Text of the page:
Since 2000 my participation in collective exhibitions has been limited to a few, mostly national exhibitions.
Among them, Art In Malta Today, inaugurating St. James Cavalier Centre for Creativity, Valletta, with what I call a free-standing two-sided painting titled Chromatic Orientations, in 2000; Gifts at St. James Cavalier during the Festive Season 2002/2003 with five abstract, watercolour collages; Six Generations of Contemporary Artists as part of the Malta Arts Festival in 2005 with Abstract Triptych, three pieces in acrylic on board, dated 1997; Twenty-Five Years 25 Artists, a historical overview of the modern art scene in Malta from 1981 to 2006 with The Stage, an oil on canvas on board dated 1985; Rotta tal-Arti commemorating the 42nd anniversary of Malta’s Independence with The Trap, an oil on canvas dated 1983 and for the 43rd anniversary with Spatial Projections in mixed media, dated 2004.
For the Malta Arts Festival in the summer of 2006 entitled Arts in the Environment the exhibition was held at Freedom Square, Valletta my participation consisted of an installation covering a floor space of approximately five metres by sixty centimetres. Planned to take full advantage of the full cycle of the daily sunlight, the work consisted of a set of four shallow tables, each having a series of three-dimensional painted aluminium abstract forms projecting from its surface.
The concept is based on the idea of having a variety of shadow compositions depending specifically on the direction of the sun. The full comprehension of my work titled Variable Shadow-Cast Compositions could best be experienced by viewing the work in more than one instance, at different times of the day. Eventually, this project, now part of the State Collection at MUZA, led to a private commission inspired by the same principle but within an internal space with modulated natural lighting through an overhead skylight.
My most significant event, at the time, was my solo exhibition titled ARTworks at The Museum of Fine Arts, Valletta, from 20th April to 15th May, 2007. The following are some of my own statements published in a leaflet for this occasion:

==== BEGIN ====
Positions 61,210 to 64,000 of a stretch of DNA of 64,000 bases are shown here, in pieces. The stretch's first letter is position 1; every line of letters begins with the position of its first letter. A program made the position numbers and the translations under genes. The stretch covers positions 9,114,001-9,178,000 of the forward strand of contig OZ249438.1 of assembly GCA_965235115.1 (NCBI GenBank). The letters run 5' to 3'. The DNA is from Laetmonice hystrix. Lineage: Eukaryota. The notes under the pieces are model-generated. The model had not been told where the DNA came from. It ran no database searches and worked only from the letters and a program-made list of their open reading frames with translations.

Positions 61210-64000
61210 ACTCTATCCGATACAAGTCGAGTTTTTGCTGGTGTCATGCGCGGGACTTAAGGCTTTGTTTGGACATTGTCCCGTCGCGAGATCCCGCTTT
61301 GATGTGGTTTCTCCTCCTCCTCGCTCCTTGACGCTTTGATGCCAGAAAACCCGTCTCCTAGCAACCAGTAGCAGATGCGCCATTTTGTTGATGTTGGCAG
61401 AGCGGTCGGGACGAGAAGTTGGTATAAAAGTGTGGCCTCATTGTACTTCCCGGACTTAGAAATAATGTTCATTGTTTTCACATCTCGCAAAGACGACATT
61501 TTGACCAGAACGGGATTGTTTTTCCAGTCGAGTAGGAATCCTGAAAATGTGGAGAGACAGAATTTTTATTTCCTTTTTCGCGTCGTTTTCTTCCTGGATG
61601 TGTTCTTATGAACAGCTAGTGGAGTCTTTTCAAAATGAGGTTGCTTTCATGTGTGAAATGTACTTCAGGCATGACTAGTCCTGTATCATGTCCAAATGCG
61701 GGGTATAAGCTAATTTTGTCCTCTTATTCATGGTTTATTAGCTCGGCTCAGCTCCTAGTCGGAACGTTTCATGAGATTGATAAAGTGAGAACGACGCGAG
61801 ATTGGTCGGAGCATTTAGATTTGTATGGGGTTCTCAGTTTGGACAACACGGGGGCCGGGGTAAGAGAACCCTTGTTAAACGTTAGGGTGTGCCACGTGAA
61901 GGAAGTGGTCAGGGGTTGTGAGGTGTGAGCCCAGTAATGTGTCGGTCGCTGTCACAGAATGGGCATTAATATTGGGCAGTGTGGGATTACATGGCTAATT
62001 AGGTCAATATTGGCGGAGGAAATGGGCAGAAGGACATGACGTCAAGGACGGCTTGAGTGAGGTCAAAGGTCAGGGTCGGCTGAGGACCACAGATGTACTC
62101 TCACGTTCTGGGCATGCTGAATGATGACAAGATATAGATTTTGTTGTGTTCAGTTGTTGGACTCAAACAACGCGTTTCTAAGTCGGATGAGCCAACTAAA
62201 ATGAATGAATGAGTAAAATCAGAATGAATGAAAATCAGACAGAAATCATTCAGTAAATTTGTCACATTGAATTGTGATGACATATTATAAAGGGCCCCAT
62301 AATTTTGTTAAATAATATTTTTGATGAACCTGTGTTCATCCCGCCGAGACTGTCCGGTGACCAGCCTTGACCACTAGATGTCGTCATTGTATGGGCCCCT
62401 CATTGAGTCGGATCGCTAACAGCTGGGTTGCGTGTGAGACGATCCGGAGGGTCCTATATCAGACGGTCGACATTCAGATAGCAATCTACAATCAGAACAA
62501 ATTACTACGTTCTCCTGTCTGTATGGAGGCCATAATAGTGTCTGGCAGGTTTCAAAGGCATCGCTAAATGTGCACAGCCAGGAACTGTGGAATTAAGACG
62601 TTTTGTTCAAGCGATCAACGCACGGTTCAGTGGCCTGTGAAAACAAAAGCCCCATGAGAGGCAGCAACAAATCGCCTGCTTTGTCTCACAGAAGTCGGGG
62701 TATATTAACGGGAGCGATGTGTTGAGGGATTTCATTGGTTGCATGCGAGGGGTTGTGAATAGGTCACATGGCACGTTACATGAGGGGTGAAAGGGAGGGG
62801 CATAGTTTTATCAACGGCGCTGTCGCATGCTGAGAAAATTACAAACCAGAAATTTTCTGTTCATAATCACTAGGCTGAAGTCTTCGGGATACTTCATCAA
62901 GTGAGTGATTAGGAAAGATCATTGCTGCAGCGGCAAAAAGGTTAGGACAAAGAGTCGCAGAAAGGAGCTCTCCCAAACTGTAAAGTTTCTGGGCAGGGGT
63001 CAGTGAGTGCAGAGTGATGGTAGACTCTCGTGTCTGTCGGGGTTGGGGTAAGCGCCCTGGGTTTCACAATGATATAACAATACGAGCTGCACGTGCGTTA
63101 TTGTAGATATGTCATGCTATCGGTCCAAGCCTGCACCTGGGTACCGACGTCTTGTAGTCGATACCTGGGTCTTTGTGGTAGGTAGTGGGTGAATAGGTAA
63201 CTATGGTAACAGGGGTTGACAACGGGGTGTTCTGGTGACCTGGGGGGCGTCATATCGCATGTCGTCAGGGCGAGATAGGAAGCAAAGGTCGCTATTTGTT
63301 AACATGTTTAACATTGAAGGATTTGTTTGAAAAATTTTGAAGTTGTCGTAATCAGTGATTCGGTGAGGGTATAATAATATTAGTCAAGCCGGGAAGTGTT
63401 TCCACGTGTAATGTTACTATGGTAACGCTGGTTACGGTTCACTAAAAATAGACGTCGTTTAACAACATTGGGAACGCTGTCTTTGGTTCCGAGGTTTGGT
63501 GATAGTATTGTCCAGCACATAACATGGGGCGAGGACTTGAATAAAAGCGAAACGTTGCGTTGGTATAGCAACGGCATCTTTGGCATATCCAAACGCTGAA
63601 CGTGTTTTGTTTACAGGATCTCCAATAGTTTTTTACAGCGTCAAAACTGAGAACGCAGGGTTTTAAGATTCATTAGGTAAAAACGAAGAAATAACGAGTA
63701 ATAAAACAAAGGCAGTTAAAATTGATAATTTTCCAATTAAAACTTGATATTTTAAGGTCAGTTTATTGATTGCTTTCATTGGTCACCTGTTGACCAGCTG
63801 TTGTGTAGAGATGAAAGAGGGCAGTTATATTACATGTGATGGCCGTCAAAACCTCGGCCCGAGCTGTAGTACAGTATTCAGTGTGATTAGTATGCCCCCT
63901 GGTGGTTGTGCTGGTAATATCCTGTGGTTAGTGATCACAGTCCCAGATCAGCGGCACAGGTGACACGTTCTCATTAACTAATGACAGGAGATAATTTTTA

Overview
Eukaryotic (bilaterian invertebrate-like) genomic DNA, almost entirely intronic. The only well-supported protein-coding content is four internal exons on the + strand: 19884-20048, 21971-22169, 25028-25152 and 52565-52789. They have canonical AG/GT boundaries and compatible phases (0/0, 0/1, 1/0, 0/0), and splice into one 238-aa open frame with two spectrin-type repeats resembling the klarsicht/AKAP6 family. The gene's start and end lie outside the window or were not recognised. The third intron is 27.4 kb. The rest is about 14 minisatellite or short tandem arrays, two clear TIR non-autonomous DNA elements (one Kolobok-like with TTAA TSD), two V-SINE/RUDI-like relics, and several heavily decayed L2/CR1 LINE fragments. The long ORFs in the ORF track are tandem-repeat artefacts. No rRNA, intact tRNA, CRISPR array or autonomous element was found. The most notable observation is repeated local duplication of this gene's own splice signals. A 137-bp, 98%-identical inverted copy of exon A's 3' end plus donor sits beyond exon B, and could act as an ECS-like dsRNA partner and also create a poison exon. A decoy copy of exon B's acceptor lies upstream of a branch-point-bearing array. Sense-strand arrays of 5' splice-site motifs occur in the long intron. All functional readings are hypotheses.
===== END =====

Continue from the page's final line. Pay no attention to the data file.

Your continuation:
“I have come to look at my artwork in terms of an ongoing project of self-discovery. Each piece is a construction or a re-construction of thoughts. Thoughts which go into the process of making my own art. This thought process is made up of some of my own past discoveries mingled with new current ones, within the fundamental laws of visual language.”
“The title of this present exhibition states a principle which has been guiding me for a number of years now; that of making an art which works on the intellectual and the emotional as much as on the visual. Until that is reached it must pass through a sincere and cautious process of intellectual and emotional maturity on my part, unhampered by any sort of compromising which infects so much of contemporary art.
I feel that the intellectual and the emotive aspects are concurrent both in the execution as well as in the methodology. They make up the recurrent concept behind each piece.
The technical aspect cannot be separated from the so-called expression. This expression refers to the overall visual experience transmitted, irrespective of any interpretation or thematic meaning which a viewer may be tempted to decipher. It is not my intention to make a puzzle out of symbolic references or to consciously conceal complex meanings of any kind.
It is a visual language which is only effective through specific procedures of a technical nature. The seemingly play of formal elements is in itself a prerequisite for the full attainment of each and every composition. It is an art that strives for its existence by a process of liberation from all that is beyond my own scope of making art. Yet it is also an art which abides by my own constraining rules. I see these self-imposed constraints as the discipline behind the expression.
I am only interested in making an art which explores what I consider the universal underlying roots of visual art but through a personal and enlivened sense of spirit.
Often, my own paintings become my own source of inspiration. They intrigue me in discovering further realms of imagination. They stimulate further thought and sensations which I then reconstruct visually, according to what I now consider are the genetics of (my own) visual vocabulary.
Today, at the basis of a lot of my works one may find an element of mathematics. The compositional structure is often a calculated exercise where space is given geometrical considerations. Mathematics has never been alien to art. Their relationship has existed well before the ancient Greeks theorized the Golden Rule.
I conceive each and every new piece that I make as a unique statement, scrutinizing well my own thoughts in the process. In this process I am only conditioned by rules which pertain to problems of a visual and a rational nature and my one and only goal is to make that single piece, that single concept visibly real.
For me, taking adequate time on working out a piece is one such important rule. I favour a reflective and a selective approach throughout the whole process where very little may be left to chance and where ideas are bred and matured, unconditioned by other factors which I consider as extraneous to a sincere expression. I hope that the result of this genuine, rational build-up of my inner eye’s experience is transmitted to the one who with sensibility and reason takes time to explore and discover it.